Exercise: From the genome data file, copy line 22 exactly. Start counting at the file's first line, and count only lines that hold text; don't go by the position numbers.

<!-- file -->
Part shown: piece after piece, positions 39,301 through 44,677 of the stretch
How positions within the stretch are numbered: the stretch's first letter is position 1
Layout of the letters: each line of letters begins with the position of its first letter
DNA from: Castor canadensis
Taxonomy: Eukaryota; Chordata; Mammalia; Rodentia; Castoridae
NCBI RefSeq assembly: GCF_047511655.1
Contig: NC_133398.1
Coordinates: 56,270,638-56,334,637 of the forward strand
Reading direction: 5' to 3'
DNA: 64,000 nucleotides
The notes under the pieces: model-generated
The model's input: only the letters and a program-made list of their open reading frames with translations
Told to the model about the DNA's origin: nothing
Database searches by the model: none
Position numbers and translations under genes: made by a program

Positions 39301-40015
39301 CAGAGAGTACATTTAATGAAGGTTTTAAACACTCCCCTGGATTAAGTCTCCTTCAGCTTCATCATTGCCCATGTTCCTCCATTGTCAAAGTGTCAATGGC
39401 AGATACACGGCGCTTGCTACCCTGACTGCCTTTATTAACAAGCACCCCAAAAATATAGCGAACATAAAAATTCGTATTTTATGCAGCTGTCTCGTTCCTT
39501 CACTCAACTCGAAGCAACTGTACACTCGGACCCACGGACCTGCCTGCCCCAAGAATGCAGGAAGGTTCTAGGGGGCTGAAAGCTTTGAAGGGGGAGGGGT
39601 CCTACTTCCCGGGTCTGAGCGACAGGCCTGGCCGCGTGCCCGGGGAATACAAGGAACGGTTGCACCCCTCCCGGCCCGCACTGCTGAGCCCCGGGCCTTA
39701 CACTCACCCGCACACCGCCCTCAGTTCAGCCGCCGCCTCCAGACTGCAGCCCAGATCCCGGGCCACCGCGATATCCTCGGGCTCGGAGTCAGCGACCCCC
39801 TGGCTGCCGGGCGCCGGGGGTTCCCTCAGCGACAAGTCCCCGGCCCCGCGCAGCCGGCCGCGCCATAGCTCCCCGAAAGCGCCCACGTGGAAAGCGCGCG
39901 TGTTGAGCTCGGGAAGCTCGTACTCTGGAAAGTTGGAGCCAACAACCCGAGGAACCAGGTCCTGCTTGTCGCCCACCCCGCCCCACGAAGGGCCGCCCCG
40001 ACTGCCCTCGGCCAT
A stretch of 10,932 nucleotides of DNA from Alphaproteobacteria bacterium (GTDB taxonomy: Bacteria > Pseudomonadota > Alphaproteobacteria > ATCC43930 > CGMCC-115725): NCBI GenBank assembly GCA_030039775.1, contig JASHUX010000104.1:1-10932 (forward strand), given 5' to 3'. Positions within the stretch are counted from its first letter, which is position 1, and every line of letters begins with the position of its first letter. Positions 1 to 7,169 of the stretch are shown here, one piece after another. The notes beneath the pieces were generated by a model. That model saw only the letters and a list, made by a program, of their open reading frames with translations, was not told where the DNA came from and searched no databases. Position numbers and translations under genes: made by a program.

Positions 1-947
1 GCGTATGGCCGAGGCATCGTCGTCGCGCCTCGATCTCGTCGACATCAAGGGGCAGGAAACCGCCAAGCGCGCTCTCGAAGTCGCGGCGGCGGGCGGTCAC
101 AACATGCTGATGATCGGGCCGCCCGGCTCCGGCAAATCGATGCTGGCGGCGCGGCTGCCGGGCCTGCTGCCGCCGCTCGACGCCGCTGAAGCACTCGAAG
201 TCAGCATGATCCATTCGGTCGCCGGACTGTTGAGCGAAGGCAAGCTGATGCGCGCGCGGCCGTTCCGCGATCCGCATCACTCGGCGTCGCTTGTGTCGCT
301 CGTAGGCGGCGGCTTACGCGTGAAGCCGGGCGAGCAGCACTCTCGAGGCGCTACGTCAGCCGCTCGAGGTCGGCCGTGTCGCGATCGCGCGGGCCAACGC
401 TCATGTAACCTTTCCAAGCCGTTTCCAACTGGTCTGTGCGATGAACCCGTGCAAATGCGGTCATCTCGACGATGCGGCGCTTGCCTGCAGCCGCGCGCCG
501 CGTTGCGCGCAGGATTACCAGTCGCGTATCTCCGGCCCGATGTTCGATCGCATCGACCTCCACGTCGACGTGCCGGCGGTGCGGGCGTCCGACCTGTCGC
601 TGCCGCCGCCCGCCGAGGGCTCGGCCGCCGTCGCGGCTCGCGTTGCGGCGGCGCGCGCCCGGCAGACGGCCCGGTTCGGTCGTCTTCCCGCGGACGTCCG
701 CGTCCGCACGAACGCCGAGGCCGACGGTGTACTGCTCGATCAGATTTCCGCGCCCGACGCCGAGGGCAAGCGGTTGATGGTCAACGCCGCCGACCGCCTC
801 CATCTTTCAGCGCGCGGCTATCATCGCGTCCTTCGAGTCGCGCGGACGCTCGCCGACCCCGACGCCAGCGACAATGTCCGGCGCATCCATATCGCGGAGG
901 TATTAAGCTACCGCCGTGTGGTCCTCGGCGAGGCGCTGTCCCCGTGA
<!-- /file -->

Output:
39801 TGGCTGCCGGGCGCCGGGGGTTCCCTCAGCGACAAGTCCCCGGCCCCGCGCAGCCGGCCGCGCCATAGCTCCCCGAAAGCGCCCACGTGGAAAGCGCGCG